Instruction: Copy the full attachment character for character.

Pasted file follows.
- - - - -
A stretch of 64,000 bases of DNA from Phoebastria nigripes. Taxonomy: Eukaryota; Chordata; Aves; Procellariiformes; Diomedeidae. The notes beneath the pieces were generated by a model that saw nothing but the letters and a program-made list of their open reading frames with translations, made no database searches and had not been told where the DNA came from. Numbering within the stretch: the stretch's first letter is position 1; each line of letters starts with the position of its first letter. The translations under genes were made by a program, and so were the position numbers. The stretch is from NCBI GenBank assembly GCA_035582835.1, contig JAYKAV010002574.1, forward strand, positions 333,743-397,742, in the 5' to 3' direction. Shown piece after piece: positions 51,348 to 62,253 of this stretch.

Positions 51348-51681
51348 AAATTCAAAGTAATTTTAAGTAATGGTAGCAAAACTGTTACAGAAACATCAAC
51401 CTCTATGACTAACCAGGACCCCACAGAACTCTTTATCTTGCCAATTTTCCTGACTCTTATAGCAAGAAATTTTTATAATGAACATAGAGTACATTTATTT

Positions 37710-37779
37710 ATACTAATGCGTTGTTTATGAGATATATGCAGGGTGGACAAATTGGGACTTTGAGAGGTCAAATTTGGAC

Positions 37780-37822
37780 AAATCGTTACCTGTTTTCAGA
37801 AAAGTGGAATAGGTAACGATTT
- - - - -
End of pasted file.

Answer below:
A stretch of 64,000 bases of DNA from Phoebastria nigripes. Taxonomy: Eukaryota; Chordata; Aves; Procellariiformes; Diomedeidae. The notes beneath the pieces were generated by a model that saw nothing but the letters and a program-made list of their open reading frames with translations, made no database searches and had not been told where the DNA came from. Numbering within the stretch: the stretch's first letter is position 1; each line of letters starts with the position of its first letter. The translations under genes were made by a program, and so were the position numbers. The stretch is from NCBI GenBank assembly GCA_035582835.1, contig JAYKAV010002574.1, forward strand, positions 333,743-397,742, in the 5' to 3' direction. Shown piece after piece: positions 51,348 to 62,253 of this stretch.

Positions 51348-51681
51348 AAATTCAAAGTAATTTTAAGTAATGGTAGCAAAACTGTTACAGAAACATCAAC
51401 CTCTATGACTAACCAGGACCCCACAGAACTCTTTATCTTGCCAATTTTCCTGACTCTTATAGCAAGAAATTTTTATAATGAACATAGAGTACATTTATTT

Positions 37710-37779
37710 ATACTAATGCGTTGTTTATGAGATATATGCAGGGTGGACAAATTGGGACTTTGAGAGGTCAAATTTGGAC

Positions 37780-37822
37780 AAATCGTTACCTGTTTTCAGA
37801 AAAGTGGAATAGGTAACGATTT